Less than two days ago, the Brazilian police burst into yet another illegal cable TV operation, the news website G1 reports. This is almost a daily occurrence in Brazil, a country where cable TV theft is endemic, Txchnologist notes.
As part of its special series about Brazil, the GE-sponsored online magazine has decided to take a closer look at this issue and the police’s recent attempts to break it down.
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Funnily enough, this phenomenon is known as GatoNet, which literally translates as “CatNet” – a slang reference to illegal wiring, as the term “gato” also applies to electricity, gas and water theft.
However, don’t think of it as amateur work done on a small scale; more often than not, it is actually run as a commercial operation by local gangs, the Brazilian tech journalist Nelson Vasconcelos points out:
“Early in March, in the small city of Italva, police arrested a gang that was clearing about USD $55,000 per month on pirated cable TV. The next day, 16 people were arrested for running an illegal cable TV operation with three thousand subscribers in Baixada Fluminense.”
Some distance to go
In total, the Brazilian Association of Paid TV (ABTA) estimates that between 700,000 and one million people benefit from illegal access to cable TV. As you can imagine, the cable industry isn’t exactly pleased about it, claiming it represents losses of US$100m a month for legitimate carriers.
Still, there are some signs that GatoNet may finally be losing some ground. On one hand, cable companies fight the problem through encryption. On the other hand, the police have recently started to try to uncover illegal wiring, while using technology to localize antennas.
However, it is far too early for TV operators to call victory; illegal cable converters are affordable and fairly easy to install, sometimes with the help of the operators’ own technicians, Txchnologist writes. As a matter of fact, it is difficult to curb this practice in a country that ranks 73rd on Transparency International’s latest global corruption ranking.
An access issue?
While GatoNet isn’t limited to the slums, the fact that these are often controlled by criminal gangs makes the problem even more intractable. Until recently, the official operators were simply absent from these areas, creating a natural market for illegal TV services.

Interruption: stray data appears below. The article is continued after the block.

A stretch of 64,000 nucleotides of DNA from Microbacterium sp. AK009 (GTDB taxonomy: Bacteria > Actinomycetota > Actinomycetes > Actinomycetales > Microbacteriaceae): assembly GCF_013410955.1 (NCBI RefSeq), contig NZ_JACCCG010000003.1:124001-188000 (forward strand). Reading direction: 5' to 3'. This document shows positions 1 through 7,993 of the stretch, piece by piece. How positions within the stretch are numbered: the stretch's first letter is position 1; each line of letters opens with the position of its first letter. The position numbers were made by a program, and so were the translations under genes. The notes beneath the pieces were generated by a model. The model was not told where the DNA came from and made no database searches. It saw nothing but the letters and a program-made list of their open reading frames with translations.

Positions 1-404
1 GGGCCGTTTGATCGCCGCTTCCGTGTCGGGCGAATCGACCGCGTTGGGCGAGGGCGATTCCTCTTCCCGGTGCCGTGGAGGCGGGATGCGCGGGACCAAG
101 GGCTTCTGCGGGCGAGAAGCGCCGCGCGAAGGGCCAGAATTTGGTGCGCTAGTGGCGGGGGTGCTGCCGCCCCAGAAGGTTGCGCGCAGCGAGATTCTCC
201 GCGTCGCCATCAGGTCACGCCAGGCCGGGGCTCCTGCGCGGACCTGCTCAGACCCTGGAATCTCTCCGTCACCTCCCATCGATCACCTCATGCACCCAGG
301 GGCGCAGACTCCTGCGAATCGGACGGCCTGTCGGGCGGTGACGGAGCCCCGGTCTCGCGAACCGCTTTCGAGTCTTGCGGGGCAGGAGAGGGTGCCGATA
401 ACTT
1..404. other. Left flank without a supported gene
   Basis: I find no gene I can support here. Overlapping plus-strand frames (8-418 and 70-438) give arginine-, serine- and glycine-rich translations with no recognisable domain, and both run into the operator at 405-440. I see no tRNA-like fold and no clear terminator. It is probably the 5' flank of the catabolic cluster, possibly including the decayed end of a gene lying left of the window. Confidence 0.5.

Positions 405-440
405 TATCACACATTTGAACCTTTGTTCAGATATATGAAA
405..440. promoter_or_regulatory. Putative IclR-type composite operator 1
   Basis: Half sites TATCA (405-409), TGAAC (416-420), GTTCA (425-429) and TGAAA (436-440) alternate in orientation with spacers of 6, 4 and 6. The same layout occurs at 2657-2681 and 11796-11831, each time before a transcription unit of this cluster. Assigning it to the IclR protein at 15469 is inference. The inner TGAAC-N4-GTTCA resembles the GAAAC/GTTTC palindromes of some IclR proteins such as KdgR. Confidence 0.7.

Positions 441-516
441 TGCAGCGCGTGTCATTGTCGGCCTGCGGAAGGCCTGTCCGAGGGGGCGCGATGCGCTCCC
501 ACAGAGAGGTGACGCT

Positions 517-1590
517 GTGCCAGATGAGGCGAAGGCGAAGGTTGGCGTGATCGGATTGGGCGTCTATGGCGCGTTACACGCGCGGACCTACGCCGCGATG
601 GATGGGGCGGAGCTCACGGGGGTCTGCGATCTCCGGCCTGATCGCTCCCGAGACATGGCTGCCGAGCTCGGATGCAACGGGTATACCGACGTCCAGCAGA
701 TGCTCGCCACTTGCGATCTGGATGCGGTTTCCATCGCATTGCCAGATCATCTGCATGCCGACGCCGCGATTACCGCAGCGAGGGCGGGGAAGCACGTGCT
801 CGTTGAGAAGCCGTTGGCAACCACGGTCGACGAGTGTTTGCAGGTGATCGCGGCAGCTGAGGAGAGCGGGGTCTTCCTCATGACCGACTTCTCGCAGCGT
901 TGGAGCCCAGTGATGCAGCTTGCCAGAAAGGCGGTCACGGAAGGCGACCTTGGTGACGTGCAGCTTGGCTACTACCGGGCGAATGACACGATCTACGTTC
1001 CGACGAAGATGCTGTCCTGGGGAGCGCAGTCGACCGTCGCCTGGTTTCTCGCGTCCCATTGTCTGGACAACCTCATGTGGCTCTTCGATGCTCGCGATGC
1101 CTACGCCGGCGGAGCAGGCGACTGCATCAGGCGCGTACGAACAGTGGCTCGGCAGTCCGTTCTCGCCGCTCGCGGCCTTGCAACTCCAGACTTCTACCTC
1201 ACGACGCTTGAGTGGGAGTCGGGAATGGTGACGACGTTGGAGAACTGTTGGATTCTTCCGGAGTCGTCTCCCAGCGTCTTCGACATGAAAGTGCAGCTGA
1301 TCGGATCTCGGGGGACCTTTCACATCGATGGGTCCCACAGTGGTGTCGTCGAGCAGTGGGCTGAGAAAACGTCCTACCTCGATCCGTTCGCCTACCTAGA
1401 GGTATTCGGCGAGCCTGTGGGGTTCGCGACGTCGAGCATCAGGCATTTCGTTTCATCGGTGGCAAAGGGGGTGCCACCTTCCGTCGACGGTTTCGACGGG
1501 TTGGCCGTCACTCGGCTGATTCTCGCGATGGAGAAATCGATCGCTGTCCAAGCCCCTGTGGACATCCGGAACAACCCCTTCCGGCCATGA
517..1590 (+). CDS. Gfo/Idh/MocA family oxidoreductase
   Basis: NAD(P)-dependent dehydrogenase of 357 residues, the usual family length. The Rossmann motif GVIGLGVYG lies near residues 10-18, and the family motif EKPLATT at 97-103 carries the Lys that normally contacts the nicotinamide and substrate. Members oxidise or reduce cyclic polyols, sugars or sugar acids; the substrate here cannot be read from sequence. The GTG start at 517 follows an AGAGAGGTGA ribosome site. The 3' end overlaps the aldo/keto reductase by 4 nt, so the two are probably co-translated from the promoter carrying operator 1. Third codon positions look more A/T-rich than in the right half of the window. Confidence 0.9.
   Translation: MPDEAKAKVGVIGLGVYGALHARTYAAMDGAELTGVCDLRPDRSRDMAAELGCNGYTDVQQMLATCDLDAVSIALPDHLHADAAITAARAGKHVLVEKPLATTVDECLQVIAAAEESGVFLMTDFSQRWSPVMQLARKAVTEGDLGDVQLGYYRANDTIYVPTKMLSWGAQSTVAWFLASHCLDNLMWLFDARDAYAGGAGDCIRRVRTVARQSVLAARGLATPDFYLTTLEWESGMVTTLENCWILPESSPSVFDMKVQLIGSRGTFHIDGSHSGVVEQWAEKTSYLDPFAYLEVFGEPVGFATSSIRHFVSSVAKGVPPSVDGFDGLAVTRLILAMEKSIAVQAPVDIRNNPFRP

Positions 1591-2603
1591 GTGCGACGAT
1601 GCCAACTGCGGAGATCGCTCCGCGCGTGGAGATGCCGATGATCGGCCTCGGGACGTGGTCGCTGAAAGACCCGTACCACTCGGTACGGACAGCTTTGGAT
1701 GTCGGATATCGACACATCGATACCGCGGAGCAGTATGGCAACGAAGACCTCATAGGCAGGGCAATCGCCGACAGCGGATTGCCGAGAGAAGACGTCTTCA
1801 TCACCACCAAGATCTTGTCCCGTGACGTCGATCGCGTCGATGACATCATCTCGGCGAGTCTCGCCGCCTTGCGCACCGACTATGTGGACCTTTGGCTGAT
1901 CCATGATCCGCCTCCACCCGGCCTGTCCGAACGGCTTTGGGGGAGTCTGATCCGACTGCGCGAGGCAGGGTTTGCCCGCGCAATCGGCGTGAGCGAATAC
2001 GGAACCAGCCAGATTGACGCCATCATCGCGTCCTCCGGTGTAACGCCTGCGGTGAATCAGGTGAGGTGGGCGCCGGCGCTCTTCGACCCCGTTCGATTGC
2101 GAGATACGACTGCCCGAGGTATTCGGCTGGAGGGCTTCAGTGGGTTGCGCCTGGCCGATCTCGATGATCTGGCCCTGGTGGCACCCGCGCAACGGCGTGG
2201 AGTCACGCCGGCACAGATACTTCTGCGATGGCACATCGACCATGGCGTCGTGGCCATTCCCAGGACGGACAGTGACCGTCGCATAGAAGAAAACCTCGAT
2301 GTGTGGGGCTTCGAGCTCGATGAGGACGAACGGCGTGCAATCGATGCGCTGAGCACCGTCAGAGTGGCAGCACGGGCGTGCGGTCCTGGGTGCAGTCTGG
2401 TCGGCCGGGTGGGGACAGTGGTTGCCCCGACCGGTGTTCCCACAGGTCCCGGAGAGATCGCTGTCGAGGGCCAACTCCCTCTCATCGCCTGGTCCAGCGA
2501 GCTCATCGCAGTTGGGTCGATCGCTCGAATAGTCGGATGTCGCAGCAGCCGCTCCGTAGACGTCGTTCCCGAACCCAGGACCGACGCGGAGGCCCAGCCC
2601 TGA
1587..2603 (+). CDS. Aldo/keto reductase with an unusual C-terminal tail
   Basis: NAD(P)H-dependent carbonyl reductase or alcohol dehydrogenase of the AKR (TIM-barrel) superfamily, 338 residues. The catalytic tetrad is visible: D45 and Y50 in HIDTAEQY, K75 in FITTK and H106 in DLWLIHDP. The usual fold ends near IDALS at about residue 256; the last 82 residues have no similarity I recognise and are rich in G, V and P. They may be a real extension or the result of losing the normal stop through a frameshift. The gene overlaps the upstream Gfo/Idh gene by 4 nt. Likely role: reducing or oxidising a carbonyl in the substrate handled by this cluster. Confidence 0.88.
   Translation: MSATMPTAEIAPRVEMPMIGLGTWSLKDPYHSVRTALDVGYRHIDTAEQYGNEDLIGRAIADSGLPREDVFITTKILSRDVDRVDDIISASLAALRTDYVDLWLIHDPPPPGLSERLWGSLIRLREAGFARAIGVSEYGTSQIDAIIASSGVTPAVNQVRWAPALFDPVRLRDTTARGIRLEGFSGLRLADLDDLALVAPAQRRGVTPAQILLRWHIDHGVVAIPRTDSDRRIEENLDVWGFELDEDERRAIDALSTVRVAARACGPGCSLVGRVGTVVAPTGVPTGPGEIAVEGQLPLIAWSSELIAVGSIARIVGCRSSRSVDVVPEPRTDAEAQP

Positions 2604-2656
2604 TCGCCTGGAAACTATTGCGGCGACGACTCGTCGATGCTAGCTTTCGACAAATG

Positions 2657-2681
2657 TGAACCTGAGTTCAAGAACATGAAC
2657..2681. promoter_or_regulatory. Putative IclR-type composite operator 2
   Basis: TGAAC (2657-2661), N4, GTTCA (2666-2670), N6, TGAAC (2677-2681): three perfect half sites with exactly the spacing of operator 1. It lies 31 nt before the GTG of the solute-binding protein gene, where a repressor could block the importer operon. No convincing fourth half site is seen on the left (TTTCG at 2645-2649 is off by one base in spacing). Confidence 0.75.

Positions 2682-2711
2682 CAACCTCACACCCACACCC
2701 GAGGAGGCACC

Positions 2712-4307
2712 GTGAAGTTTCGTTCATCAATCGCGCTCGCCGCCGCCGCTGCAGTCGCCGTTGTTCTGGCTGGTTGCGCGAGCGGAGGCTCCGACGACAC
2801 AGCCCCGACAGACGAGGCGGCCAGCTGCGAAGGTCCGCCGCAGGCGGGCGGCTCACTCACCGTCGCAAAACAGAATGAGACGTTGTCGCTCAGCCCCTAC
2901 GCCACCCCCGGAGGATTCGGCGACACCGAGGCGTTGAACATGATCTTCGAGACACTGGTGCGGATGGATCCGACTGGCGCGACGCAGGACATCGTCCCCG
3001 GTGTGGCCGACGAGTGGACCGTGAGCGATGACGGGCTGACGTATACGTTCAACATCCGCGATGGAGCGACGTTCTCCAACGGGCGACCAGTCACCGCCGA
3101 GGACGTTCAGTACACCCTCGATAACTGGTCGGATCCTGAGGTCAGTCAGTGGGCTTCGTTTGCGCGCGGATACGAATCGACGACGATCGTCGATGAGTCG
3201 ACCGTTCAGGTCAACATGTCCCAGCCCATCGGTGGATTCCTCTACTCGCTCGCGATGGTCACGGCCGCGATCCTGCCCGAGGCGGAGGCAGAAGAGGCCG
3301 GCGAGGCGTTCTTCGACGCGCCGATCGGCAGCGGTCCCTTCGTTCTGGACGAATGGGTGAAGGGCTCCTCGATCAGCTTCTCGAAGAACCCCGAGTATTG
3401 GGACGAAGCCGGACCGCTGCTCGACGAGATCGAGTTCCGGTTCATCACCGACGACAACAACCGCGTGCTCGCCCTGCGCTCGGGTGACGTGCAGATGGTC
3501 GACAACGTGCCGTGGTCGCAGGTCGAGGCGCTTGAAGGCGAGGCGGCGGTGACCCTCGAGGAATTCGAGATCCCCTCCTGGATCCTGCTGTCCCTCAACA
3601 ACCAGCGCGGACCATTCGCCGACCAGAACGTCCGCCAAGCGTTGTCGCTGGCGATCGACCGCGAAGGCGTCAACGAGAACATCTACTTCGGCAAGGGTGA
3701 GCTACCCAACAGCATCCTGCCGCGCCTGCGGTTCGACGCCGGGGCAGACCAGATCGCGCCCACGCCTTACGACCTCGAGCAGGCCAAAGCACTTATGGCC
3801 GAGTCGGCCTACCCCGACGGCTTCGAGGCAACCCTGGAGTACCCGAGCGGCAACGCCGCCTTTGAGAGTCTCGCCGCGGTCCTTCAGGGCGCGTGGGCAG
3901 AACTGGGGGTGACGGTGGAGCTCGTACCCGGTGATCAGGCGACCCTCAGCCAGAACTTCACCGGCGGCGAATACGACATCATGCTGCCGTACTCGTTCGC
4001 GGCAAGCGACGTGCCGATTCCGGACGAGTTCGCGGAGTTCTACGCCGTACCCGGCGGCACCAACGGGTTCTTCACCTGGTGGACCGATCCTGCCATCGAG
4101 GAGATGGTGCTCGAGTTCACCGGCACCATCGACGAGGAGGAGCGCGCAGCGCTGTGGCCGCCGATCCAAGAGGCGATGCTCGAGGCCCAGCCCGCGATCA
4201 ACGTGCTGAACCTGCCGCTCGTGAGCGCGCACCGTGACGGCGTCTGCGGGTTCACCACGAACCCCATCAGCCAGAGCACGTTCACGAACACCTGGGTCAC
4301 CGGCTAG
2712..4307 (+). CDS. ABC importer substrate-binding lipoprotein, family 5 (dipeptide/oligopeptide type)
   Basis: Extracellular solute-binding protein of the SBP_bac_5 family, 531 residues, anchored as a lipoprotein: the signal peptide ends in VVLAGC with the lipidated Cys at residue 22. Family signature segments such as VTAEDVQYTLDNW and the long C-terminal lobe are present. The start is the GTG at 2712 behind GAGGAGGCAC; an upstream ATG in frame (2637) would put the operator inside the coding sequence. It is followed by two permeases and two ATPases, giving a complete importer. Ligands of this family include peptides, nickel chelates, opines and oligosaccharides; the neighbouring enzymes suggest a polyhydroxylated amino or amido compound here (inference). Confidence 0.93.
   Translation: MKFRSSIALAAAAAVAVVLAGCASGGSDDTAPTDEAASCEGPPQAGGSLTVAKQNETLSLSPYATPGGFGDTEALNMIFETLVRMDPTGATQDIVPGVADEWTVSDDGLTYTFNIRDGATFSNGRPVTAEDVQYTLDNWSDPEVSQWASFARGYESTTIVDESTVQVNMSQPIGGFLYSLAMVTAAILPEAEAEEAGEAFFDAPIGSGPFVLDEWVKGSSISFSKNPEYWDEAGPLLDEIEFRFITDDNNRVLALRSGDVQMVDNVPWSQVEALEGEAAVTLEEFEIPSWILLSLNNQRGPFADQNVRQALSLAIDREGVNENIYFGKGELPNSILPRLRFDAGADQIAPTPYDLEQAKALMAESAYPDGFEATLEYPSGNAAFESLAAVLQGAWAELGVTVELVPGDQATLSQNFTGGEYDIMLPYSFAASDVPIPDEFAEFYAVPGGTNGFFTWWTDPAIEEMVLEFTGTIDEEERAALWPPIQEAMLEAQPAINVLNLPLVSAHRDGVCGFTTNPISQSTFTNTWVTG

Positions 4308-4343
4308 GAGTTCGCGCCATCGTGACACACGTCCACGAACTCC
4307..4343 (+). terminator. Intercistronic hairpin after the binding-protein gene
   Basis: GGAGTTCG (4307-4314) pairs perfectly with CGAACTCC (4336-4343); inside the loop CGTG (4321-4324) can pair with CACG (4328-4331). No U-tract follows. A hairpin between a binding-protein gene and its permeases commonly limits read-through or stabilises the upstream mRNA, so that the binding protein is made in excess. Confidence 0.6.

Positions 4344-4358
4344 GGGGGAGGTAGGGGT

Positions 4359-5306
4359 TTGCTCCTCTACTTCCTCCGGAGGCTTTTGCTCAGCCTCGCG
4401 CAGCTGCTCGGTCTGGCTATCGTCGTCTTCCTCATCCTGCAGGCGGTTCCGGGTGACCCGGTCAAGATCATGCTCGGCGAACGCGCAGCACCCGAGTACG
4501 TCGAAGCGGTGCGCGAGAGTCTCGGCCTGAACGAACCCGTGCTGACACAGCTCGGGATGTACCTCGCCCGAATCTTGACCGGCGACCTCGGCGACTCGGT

Affordability is also an issue, with illegal packages priced from US$8 a month, less than half the regular subscription fee (which can be much higher for packages that include sports and other popular channels.)
These costs are one of the key reasons why legal cable hasn’t yet taken off. According to Brazil’s national telecom agency Anatel, pay TV currently reaches 13m Brazilian homes and 44m people. Despite their recent growth, these figures are quite low for a total population of 195m – and proportionally much lower than in Argentina.
Several elements could soon contribute to tackle this bleak reality. Over the last few years, millions of Brazilians have left poverty to join the middle class, forming a consumer group that Brazilian companies are increasingly trying to target.
The same goes for cable TV operators, which have started to show signs that they may consider adapting their offers to this new demand. In Rio de Janeiro, operators have partnered with the local authorities to provide lower-priced packages in recently pacified slum communities.
As we reported, the Brazilian authorities are currently deploying an ambitious national broadband plan (PNBL), ahead of the 2014 FIFA World Cup.
Could its ambition to bring fast and affordable Internet access to millions of Brazilians and tourists could well be the best answer to GatoNet? We believe that the answer is yes.